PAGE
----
Throughout the early 1970s and ‘80s, vibraphonist Khan Jamal was a key figure in a wildly creative and largely underrecognized Philadelphia jazz scene. From Sun Ra’s Arkestra to Odean Pope’s jazz fusion outfit Catalyst to the free-funk experiments of Jamal and Byard Lancaster’s Sounds Of Liberation, this was a time when Philly was ripe with musicians playing forward-thinking, progressive jazz. With many of these acts recording for small independent labels, most records have gone out of print. This was the case with Jamal’s 1984 opus Infinity, long considered a holy grail amongst rare jazz collectors. Jazz Room’s reissue of the highly sought-after gem puts on full display Jamal’s brilliance as an instrumentalist and bandleader.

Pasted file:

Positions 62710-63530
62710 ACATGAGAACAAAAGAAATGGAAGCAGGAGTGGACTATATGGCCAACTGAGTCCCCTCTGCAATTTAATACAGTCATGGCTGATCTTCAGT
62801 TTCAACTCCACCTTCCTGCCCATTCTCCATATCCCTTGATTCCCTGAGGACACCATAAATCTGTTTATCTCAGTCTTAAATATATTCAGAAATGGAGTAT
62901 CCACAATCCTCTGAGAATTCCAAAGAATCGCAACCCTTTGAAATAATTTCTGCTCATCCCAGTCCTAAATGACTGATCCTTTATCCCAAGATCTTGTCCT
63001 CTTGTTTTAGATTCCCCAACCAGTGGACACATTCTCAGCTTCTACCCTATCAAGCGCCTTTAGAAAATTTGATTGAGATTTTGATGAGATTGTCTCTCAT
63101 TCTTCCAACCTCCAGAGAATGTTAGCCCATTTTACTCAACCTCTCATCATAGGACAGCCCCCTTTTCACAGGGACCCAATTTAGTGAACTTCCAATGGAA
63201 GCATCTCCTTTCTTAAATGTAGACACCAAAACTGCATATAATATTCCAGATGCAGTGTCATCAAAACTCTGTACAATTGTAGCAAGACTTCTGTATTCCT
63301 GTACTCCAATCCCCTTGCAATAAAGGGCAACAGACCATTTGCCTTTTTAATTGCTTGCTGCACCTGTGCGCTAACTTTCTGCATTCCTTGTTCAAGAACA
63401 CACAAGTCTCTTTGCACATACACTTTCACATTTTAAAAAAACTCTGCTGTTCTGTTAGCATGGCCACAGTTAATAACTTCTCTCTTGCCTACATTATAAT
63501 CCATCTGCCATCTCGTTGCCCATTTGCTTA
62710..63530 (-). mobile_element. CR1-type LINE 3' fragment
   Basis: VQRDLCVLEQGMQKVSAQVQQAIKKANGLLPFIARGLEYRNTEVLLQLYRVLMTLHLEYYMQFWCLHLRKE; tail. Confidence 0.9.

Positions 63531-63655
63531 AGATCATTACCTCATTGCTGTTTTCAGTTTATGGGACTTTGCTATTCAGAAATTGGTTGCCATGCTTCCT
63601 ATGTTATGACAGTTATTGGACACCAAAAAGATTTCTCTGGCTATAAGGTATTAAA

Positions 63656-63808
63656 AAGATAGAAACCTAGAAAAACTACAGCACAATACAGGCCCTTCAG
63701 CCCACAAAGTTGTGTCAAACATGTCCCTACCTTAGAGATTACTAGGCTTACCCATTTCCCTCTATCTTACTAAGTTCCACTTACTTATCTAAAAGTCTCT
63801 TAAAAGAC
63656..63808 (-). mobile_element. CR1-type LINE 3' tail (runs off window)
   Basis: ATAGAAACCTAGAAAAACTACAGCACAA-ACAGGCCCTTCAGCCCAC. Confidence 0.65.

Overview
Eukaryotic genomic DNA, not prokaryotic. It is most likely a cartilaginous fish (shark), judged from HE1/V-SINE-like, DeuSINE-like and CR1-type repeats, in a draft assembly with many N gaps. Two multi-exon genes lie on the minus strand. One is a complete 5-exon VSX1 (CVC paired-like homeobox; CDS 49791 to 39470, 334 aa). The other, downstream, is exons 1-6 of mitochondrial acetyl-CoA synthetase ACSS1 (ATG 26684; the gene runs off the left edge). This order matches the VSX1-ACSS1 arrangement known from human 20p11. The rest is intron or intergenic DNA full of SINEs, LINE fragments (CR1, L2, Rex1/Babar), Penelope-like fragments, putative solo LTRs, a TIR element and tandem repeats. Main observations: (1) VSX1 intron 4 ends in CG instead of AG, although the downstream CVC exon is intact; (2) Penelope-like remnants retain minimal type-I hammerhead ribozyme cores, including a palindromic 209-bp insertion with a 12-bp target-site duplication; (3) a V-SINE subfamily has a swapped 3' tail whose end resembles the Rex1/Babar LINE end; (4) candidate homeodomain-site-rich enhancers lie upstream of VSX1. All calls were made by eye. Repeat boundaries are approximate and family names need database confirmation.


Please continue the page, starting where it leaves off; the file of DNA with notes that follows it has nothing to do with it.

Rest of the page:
Featuring a crew of heavy hitters—Byard Lancaster on flute and alto sax; Sunny Murray and Dwight James on drums; Omar Hill playing percussion; Reggie Curry on bass; Bernard Sammul handling piano duties; and Clifton Burton playing harmonica—the playing throughout the album is powerful, intuitive, and diverse. Stylistically, the album swings from the lush and optimistic Afro-Latin sound of “Nubian Queen” to the frantically-paced post-bop of “The Angry Young Man.” The album’s spiritual centerpiece is the hypnotic, Coltrane-inspired tune “The Known Unknown.” With its regal and majestic theme, as well as some truly inspired playing from Jamal and Sammul in particular, “The Known Unknown” speaks to the sheer quality of the music that Jamal and his cohort were making at the time. For many listeners, Infinity will be a worthy introduction to Khan Jamal and his work, and this reissue will go a long way in granting us access to what was, previously, a nearly-impossible-to-acquire classic.